TRANSLATION LOOKASIDE BUFFERS (p. 26). "A translation lookaside buffer is a special-purpose, virtual-address cache required to implement a paged virtual memory efficiently. Shared-memory multiprocessors with multiple TLBs … give rise to a special case of the cache consistency problem, which can occur when multiple images of data can reside in multiple distinct caches, as well as in main memory.
"A processor accesses a TLB entry to determine the memory location and accessibility of referenced data. TLB entries store this information in data structures called page tables. Since multiple processors can read and write page tables, they can make the corresponding information in TLBs stale, which in turn can cause erroneous memory accesses and incorrect program behavior."
COMPILER-DIRECTED CACHE MANAGEMENT (p. 47). "Compiler-directed cache coherence strategies provide a viable alternative for cache system design in large-scale multiprocessors. The compiler-directed strategies expose multiprocessor cache management to the compiler and achieve cache coherence with independently managed caches and the hardware cost that grows very slowly as a function of the number of processors only. The most important advantage of independently managed caches is the elimination of interprocessor communication for coherence maintenance."
CONTINUOUS SPEECH RECOGNITION (p. 91). "Verbex Voice Systems claims that its Series 7000 Conversational Voice I/O System provides continuous speech recognition. The system reportedly allows users to speak naturally at their normal speed, capture data, and perform transactions using a virtually unlimited vocabulary.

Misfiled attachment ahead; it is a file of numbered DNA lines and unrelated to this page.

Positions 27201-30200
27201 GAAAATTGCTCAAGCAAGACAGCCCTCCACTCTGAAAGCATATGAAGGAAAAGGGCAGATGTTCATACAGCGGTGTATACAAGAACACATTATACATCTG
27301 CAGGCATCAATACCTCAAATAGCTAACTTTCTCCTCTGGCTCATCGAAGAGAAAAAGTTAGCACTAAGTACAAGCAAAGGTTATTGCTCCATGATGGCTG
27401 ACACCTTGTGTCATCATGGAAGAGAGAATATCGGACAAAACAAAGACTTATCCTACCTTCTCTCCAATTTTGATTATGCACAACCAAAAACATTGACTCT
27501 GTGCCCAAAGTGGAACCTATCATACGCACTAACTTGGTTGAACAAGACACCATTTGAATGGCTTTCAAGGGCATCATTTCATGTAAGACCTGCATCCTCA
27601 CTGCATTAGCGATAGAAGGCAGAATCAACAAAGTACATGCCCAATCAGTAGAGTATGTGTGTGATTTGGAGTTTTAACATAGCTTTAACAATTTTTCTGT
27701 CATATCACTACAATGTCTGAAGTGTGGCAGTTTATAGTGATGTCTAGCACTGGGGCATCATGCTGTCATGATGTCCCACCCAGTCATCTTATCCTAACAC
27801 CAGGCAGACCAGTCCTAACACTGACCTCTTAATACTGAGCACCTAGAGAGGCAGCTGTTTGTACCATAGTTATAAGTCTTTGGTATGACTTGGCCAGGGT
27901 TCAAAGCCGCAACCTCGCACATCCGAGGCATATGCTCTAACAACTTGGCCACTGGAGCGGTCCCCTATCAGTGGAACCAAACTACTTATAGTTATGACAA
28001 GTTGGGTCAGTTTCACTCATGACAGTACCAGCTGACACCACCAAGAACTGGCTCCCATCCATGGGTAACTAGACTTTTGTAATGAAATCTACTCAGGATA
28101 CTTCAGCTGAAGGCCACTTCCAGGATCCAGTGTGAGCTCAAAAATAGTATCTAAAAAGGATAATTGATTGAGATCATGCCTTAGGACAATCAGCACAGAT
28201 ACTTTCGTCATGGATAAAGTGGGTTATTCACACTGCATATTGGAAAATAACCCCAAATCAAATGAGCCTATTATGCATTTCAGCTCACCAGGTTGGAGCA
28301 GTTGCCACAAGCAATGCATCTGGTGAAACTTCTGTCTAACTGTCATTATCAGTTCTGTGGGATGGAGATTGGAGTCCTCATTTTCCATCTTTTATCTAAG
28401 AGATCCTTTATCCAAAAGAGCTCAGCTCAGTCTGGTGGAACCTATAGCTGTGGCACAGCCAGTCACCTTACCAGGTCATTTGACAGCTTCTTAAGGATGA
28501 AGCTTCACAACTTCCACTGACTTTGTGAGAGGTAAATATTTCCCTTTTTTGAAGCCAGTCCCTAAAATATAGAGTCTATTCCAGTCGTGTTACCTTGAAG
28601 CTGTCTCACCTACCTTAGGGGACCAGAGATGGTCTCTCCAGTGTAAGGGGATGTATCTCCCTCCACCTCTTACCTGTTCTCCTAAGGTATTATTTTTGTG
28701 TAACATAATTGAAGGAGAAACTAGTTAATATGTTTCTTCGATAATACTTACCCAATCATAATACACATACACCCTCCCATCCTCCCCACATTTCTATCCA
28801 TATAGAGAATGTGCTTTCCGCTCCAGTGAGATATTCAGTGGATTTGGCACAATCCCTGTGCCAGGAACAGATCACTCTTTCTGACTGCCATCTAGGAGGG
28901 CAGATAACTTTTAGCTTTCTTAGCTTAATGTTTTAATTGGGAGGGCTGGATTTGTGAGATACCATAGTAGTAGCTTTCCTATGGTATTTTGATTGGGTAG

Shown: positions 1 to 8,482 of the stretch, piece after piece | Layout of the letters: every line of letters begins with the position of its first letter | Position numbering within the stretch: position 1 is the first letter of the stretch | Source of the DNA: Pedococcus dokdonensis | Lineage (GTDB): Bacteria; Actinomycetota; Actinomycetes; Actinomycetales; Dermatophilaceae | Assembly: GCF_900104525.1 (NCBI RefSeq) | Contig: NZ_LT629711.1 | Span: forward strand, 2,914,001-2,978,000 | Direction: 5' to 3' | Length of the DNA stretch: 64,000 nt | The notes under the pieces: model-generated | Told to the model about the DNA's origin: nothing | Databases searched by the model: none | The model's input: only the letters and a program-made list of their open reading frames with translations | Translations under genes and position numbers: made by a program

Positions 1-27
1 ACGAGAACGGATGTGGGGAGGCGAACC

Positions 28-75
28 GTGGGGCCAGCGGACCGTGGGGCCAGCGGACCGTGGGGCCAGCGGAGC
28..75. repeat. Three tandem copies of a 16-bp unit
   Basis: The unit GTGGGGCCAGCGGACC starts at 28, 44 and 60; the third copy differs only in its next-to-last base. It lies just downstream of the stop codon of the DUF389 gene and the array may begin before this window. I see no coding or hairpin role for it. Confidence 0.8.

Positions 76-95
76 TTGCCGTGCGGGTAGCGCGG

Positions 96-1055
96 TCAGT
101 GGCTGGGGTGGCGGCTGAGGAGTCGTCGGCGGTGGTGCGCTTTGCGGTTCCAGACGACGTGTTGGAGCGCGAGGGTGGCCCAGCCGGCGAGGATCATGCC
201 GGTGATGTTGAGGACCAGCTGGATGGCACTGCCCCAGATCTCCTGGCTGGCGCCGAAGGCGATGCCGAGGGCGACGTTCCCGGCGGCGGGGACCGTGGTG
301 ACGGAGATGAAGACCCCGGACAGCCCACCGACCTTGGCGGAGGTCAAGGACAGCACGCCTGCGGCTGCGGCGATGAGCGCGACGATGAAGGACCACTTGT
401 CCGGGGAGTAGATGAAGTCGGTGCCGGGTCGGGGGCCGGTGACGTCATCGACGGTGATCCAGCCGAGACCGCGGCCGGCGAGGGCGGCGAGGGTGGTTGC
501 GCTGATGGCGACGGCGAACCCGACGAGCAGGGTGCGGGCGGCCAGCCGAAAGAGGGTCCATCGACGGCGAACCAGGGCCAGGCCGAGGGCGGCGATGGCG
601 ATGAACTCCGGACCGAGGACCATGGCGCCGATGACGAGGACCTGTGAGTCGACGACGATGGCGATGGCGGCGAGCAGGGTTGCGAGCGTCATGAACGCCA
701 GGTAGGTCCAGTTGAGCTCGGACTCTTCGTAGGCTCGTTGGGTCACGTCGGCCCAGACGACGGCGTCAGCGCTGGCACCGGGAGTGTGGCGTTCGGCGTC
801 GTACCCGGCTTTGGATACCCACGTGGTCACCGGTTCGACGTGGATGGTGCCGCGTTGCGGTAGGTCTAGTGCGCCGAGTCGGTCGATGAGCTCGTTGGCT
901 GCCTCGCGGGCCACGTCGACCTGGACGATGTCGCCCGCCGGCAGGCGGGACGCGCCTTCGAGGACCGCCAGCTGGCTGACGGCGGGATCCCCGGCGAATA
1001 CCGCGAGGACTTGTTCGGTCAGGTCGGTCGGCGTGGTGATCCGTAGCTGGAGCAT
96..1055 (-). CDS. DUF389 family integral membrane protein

"According to Verbex, the Series 7000 has an active vocabulary of 2,100 words expandable to 10,000 and a total vocabulary limited only by computer memory. Speakers train the system during a one-time training session."
MULTIUSER SYSTEMS (p. 92). "The DECsystem 5800 series includes multiuser, Unix-based RISC systems employing an R3000 CPU. The three-processor DECsystem 5830 and four-processor DECsystem 5840 run Ultrix V4 with SMP. The DECsystem 5830 supports up to 192 Mbytes of memory, while the DECsystem 5840 supports up to 128 Mbytes of memory.
"Digital has also announced three new multiuser systems based on SCO Unix System V/386 and Intel's 80386 CPU. … The systems support entry-level configurations for four to eight users. They come with 4–8 Mbytes of memory, 80–170-Mbyte disk drives, backup tape, terminal multiplexer, and SCO Unix System V/386 (with an unlimited-user license)."
OPTICAL CHARACTER RECOGNITION (p. 99). "Over the years, optical character recognition has improved considerably. First, OCR-B provided a much more readable typeface. Second, more sophisticated OCR software was no longer limited to recognizing only specific typefaces in fixed sizes. Third, you no longer needed the power of a large mainframe along with an expensive scanner to read a typical document. Today, relatively inexpensive microcomputers and hand-held scanners can reduce this considerable task to an easily managed one. With the right equipment, you can translate the printed page to an ASCII file in less than a minute."
THE CONNECTION MACHINE (p. 108). "The principle behind the massively parallel Connection Machine system used in database searches is its reliance on both code and data as potential sources for parallel speedups. A very large database of documents can be searched for a pattern more quickly if many simple processors are queried.
"Searching large databases is an appropriate application for parallel operation because as databases get larger the cost-effectiveness of a serial machine falls off, …. With a parallel machine, cost remains constant."